Heart and Blood Conditions
Congestive Heart Failure Treatment
Doctors use many different treatments to lower the workload of the heart in children with heart failure. The goals are to control extra water and to improve the heart's ability to pump.
Congestive Heart Failure Treatment Options
Diuretics help the kidneys rid the body of extra water. This lowers the amount of fluid in the lungs and improves circulation.
Other medicines are used to control the blood pressure and the heart's contractions. To help the heart pump better, doctors use medicines such as these:
- Angiotensin-converting enzyme (ACE) inhibitors, which lower blood pressure
- Beta-blockers, which lower blood pressure and heart rate
- Digoxin, which makes the heart beat slower and with more force
Doctors also try to find and treat any condition that caused the heart failure. Some children need other treatments, such as surgery to repair a heart defect or medicine for arrhythmia.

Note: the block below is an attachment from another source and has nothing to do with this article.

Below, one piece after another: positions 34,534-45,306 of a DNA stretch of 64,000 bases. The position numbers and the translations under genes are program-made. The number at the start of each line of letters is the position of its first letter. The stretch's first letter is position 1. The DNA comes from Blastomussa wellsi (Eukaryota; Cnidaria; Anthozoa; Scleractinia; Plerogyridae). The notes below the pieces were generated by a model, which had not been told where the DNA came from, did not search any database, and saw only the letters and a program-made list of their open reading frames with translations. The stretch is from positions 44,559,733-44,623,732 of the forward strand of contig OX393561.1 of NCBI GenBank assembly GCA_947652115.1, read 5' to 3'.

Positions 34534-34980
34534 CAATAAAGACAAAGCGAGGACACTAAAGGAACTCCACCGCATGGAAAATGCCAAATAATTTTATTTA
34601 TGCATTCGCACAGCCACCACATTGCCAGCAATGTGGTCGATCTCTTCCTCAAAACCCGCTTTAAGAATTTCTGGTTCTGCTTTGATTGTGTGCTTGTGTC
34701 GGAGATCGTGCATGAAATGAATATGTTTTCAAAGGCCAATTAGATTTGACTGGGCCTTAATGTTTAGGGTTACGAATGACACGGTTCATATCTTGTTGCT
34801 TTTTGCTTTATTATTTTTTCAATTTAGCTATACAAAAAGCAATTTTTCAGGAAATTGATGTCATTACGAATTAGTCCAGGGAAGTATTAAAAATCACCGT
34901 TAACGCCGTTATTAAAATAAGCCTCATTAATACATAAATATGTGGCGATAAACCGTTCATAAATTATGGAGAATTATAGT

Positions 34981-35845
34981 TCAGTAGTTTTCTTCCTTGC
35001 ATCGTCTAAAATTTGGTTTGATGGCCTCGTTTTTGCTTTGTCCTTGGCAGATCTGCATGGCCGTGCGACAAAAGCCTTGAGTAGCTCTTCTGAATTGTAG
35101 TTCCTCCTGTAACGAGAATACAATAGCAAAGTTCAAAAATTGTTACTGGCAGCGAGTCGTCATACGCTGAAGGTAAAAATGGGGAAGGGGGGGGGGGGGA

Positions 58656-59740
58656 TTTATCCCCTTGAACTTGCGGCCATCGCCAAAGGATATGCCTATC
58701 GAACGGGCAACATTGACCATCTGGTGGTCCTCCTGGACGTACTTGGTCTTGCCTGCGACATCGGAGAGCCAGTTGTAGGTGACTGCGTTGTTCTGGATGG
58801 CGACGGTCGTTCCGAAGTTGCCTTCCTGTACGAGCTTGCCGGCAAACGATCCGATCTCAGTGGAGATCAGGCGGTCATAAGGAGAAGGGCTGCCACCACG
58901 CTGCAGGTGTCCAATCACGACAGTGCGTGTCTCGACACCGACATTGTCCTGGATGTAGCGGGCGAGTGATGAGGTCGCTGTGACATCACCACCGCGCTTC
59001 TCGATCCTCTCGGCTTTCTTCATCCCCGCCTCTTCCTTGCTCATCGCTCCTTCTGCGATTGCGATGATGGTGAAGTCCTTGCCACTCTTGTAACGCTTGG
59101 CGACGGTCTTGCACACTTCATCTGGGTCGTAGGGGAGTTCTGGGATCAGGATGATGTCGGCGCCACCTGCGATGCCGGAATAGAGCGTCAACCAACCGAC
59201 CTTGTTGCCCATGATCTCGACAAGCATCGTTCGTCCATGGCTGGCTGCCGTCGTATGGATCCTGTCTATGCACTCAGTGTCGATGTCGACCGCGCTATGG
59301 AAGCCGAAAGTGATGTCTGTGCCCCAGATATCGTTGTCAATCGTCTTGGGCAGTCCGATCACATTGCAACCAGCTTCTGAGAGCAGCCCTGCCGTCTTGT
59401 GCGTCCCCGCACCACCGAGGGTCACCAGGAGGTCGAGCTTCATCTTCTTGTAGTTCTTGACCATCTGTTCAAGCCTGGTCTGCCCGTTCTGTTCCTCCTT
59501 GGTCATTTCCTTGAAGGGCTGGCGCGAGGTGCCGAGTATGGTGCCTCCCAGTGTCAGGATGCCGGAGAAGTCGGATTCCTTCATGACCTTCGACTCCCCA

Bridge to transplant
Some patients need more than medicines to help the heart pump. For some of those patients, a ventricular assist device (or mechanical pump) can be used. Most patients who receive a ventricular assist device (VAD) will be listed for a heart transplant.
Julie’s Story – From Failing Heart to Transplant
When myocarditis suddenly threatened her life, Julie traveled from Hawaii to Seattle Children’s to receive a HeartMate II ventricular assist device (VAD). The VAD kept Julie healthy enough to wait for a heart transplant -- and gave her the chance to build her first snowman.
Read about how Julie's VAD kept her heart going until a successful transplant.
If the heart is too damaged, a heart transplant may be needed. The heart transplant team at Seattle Children's performs 10 to 15 transplants each year for children with this or other heart problems that cannot be controlled using other treatments. Read more about our heart transplant program.
Contact the Heart Center at 206-987-2015 for a cardiac referral, a second opinion or more information.